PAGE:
Monday, October 23, 2006

The political role of religion

It's really interesting how people, especially in the media, select what's important. One of their favorite topics is Evangelical Christians as if they can tell them what to think or do.

Of course they're disgusted with behavior of Republicans like Mark Foley, but, as Hugh Hewitt likes to say, no matter what the question is, "electing more Democrats" cannot be the answer. This portrait of religious conservatives as simple-minded, black & white thinkers is delusionary. It assumes that anybody who has any sense would at least be agnostic. If you've never felt a real spiritual experience yourself, how can you deny it's reality?

Religious conservatives know that there are disappointments in life, but they also know that calling for Dennis Hastert or Don Rumsfeld to resign over the actions of someone else they didn't authorize and don't approve of doesn't make much sense. They're not stupid or automatons. Faith is a conscious choice, an act of will. It's a decision to obey certain teachings to receive a witness. As Jesus said, "If any man will do his will, he shall know of the doctrine, whether it be of God, or whether I speak of myself." The spirit speaks through our emotions, which are dismissed a priori by materialists and atheists. Feelings, as anyone knows, are real, and are some of the most powerful motives in our lives. To dismiss them as unreal, merely chemical reactions or some type of mechanistic result of natural selection is to close off an entire realm of experience. Science is a subset of all experience, not the whole.

Anyhow, this is one of the techniques the "smart people" use to mislead: belittle those who believe, and deny their legitimacy in our democracy.

Heather Mac Donald makes a cogent case against invoking one's faith in political debate. But that is different from what I'm talking about. She's saying that it's a shallow and dishonest argument to say, "Vote for me, because I'm religious." She rightly points out that, "The rich history of religious bounders and charlatans should give the lie to that hope. Nor has a sincere belief in God prevented behavior we now view as morally repugnant." One is reminded of Jimmy Swaggart sobbing on screen and Jim and Tammy Fae Bakker repenting on camera.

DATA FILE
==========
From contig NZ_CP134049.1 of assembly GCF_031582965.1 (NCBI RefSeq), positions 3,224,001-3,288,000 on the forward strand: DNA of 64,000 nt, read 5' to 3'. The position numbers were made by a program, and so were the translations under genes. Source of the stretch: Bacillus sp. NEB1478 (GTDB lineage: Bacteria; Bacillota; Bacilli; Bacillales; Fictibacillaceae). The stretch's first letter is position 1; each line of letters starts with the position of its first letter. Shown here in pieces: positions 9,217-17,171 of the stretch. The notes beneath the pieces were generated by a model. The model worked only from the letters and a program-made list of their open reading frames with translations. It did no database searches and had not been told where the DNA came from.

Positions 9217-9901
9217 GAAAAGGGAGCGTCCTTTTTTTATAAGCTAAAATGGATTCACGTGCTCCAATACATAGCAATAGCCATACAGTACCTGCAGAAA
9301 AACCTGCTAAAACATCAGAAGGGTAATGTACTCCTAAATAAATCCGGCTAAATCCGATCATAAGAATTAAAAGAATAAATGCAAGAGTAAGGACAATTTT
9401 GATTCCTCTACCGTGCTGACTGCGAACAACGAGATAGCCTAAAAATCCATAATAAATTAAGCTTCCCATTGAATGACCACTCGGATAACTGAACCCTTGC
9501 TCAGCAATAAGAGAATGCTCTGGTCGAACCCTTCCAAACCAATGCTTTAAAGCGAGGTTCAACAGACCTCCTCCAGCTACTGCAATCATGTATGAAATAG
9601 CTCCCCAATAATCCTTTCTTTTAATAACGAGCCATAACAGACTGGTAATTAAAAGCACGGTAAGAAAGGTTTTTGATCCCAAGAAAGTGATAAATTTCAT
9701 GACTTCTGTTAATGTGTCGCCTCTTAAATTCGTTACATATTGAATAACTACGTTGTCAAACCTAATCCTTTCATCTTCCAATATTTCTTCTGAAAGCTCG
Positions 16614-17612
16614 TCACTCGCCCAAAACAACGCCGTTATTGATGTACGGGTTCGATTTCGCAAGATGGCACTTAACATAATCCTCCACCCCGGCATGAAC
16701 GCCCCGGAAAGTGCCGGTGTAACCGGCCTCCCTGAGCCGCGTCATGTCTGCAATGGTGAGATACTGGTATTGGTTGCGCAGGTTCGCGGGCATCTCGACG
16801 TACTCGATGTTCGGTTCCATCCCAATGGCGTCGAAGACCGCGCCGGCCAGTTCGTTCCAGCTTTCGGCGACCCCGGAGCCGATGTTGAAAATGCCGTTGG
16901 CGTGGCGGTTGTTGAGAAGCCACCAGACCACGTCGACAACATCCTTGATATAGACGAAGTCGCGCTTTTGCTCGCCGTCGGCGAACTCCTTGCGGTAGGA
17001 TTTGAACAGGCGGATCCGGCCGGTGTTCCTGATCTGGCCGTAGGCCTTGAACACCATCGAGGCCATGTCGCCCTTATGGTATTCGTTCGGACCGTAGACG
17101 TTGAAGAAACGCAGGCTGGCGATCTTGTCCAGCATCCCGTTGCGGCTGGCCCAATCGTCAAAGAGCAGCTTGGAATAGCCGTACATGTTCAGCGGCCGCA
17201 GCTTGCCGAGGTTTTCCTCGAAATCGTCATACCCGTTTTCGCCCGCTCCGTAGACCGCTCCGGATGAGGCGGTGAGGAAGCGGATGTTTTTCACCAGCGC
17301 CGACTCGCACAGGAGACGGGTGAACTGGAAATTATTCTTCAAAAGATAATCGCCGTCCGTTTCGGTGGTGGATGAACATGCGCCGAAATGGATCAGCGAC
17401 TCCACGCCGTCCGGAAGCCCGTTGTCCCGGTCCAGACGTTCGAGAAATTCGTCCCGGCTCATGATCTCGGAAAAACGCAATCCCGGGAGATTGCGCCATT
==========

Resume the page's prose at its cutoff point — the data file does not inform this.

I would never argue that because my religion teaches certain principles that you should believe them, too. But that's a different proposition from telling me that my views are illegitimate because they're based in faith. When people tell exit pollsters that "moral values" are their most important concern, they're not saying that they want all politicians to talk about their faith. I've seen liberal women gush over Barbra Streisand and Hillary Clinton as if they could never lie or be vindictive. To me, this seems like naive faith in a political position, and it's repulsive. When people like that talk about their faith or their upbringing in a "praying" home, most people will have the same response. However, when someone says what he believes we have to judge his sincerity. That doesn't mean it's logically persuasive, but it does give us a basis for judging his character, and character is one of the things we base our votes on.

I heard a clip of Hillary urging a Democrat crowd to defeat that evil Right Wing Conspiracy, and she sounded just like she was trying to sound like Bill. But she just sounded shrill and insincere. Bill himself has never struck me as honest. He's too slick. Hillary isn't slick at all. She's stiff and strained, like Al Gore forcing himself to high dudgeon.

I didn't buy Bush's religiosity at first either. It set off bells. But after I watched his hehavior and reactions to baiting from the media, I recognized something. He acts like a person who has read the Sermon on the Mount and is trying to live by it. I respect that, even if his refusal to fight back often frustrates me.

I think highly of Heather Mac Donald because she is cogent. She presents facts and presents discerning logic in her analyses. To me, she comes across as honest, not as someone who's trying to shine me on. I don't believe that anybody should support a position or a candidate based on his faith without being able to see the logic behind his position. I think integrity consists of consistency between your with your avowed beliefs, verifiable facts, logic and behavior. That doesn't rule make religious faith a requirement, but it doesn't make it invalid, either.

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